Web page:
• Data Security and Data Privacy – Business people want to know that they are not opening the business to legal issues or bad headlines. Data Security and Data Privacy are business issues and you need to assure the business that these concerns are covered and the business assets that are being made available will be handled with the appropriate care.  But, do not get into the details as to how this works.

 

You Might Mention These Topics

We are left with two items from our list that you might mention to the business, but I would not lead with these as the opening message.  These are “Business API” and “API Economy”.  I discuss both terms in, “The Biggest Impediment to API Economy Growth is…?”.  The problem with both terms is that they may lead the business to think this is solely about technology because of the three-letter acronym, “API”.  So, why mention it?  Sooner or later the term API is going to get mentioned in a meeting or a document.  It is difficult to avoid the term completely.  So, better to get ahead of the issue and explain that the term Business API is a reference to business assets and that the API Economy is the underpinning of Digital Transformation and the use of the business assets to achieve all the new business opportunities that were discussed.

 

What Are You Asking the Business To Do?

We have made our case and what business would turn down this incredible opportunity?  Now you need to close the deal by locking in their participation and funding.

 

Digital transformation is not an IT project or even a project at all.  It is not something you do once, finish, and move onward.  We need to transform the way we do things as an ongoing method to achieve these benefits.  This includes a commitment to roles and responsibilities and a strategic shift to become a digital business.  The business and IT need to work together to create a strategy and affect behavior in the company moving forward.

 


Specifically, roles related to the initiative and API Product Management need business participation.  The organizational structure shown in the figure above is a sample model depicting the cooperation of business and IT to drive the initiative.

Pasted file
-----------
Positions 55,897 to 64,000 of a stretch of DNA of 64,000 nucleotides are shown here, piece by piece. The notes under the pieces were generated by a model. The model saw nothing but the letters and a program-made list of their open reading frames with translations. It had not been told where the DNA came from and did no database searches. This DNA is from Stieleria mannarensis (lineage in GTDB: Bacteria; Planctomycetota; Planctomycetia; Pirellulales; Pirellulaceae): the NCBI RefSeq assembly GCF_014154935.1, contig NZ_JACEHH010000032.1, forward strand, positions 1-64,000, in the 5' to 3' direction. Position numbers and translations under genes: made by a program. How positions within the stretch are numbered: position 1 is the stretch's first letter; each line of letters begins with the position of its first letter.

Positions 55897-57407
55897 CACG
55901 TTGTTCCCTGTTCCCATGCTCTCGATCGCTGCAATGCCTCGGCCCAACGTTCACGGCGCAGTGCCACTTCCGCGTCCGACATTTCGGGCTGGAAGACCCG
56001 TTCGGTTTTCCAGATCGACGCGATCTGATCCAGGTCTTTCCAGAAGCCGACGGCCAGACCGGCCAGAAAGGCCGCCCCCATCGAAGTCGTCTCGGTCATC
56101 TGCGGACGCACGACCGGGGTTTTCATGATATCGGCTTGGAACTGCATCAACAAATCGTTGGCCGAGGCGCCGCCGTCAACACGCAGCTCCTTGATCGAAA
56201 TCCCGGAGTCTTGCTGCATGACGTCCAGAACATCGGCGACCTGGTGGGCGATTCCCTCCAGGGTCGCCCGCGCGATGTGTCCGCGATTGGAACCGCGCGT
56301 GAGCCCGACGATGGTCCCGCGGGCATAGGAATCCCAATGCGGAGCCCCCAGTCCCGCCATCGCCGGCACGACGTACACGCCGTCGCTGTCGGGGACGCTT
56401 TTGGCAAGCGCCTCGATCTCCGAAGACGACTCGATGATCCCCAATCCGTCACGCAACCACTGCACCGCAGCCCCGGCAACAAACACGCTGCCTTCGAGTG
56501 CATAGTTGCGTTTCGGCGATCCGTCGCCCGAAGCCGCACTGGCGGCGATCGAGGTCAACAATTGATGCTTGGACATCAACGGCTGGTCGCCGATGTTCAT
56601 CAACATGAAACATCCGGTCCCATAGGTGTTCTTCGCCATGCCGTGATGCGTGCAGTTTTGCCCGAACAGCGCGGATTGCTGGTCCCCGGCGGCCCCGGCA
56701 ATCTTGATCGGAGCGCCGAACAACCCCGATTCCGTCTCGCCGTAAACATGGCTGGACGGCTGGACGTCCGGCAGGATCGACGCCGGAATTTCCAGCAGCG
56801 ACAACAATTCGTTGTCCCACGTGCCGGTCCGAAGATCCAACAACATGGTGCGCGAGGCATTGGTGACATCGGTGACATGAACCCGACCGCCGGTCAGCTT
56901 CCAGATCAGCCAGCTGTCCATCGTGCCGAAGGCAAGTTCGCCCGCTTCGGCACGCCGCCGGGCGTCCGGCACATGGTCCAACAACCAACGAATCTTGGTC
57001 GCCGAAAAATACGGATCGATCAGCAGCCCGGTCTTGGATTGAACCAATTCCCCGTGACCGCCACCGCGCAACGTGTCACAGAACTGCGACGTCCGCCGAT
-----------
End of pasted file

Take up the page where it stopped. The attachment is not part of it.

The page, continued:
Perhaps the best example I have experienced is a financial company kicking off their API initiative.  Before creating their first API a high-level executive called a meeting of both business and IT leadership.  The executive stated that the company viewed APIs as a channel to market for the next 10 years.  They needed a joint business and IT partnership to make this happen.  The executive stated that IT would own the infrastructure, technical implementations of APIs, standards, security, etc. but the business would own the APIs – which ones should be created, the target market, and driving the API success.  Very impressive.

 

Whether you are just starting to look at an API initiative or the initiative is already underway, I encourage you to engage the business to drive the maximum benefit for your company.

 

To understand more about IBM’s thoughts on Digital Transformation and the API Economy visit the IBM API Economy website.  IBM API Connect is IBM’s complete foundation to Create, Secure, Manage, Test, and Monitor APIs.  You can find more information about IBM API Connect at the API Connect website.  And you can also experience a trial version of API Connect.

 

If you have questions, please let me know.  Connect with me on linkedin or via twitter @Arglick to continue the discussion.